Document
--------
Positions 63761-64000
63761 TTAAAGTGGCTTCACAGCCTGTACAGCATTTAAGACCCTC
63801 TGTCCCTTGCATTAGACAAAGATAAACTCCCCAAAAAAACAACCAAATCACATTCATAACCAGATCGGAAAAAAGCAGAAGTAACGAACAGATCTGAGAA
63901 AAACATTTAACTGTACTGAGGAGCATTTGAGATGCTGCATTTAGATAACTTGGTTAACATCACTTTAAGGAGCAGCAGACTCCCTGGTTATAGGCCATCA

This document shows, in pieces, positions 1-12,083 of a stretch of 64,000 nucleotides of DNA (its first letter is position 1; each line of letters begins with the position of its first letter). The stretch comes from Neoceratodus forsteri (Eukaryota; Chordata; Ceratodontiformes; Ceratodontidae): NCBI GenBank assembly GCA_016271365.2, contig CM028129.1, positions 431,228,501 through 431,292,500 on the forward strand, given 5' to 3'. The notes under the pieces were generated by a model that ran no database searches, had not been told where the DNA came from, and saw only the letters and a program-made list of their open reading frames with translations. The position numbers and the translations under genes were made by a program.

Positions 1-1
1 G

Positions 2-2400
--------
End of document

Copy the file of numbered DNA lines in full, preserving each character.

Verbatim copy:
Positions 63761-64000
63761 TTAAAGTGGCTTCACAGCCTGTACAGCATTTAAGACCCTC
63801 TGTCCCTTGCATTAGACAAAGATAAACTCCCCAAAAAAACAACCAAATCACATTCATAACCAGATCGGAAAAAAGCAGAAGTAACGAACAGATCTGAGAA
63901 AAACATTTAACTGTACTGAGGAGCATTTGAGATGCTGCATTTAGATAACTTGGTTAACATCACTTTAAGGAGCAGCAGACTCCCTGGTTATAGGCCATCA

This document shows, in pieces, positions 1-12,083 of a stretch of 64,000 nucleotides of DNA (its first letter is position 1; each line of letters begins with the position of its first letter). The stretch comes from Neoceratodus forsteri (Eukaryota; Chordata; Ceratodontiformes; Ceratodontidae): NCBI GenBank assembly GCA_016271365.2, contig CM028129.1, positions 431,228,501 through 431,292,500 on the forward strand, given 5' to 3'. The notes under the pieces were generated by a model that ran no database searches, had not been told where the DNA came from, and saw only the letters and a program-made list of their open reading frames with translations. The position numbers and the translations under genes were made by a program.

Positions 1-1
1 G

Positions 2-2400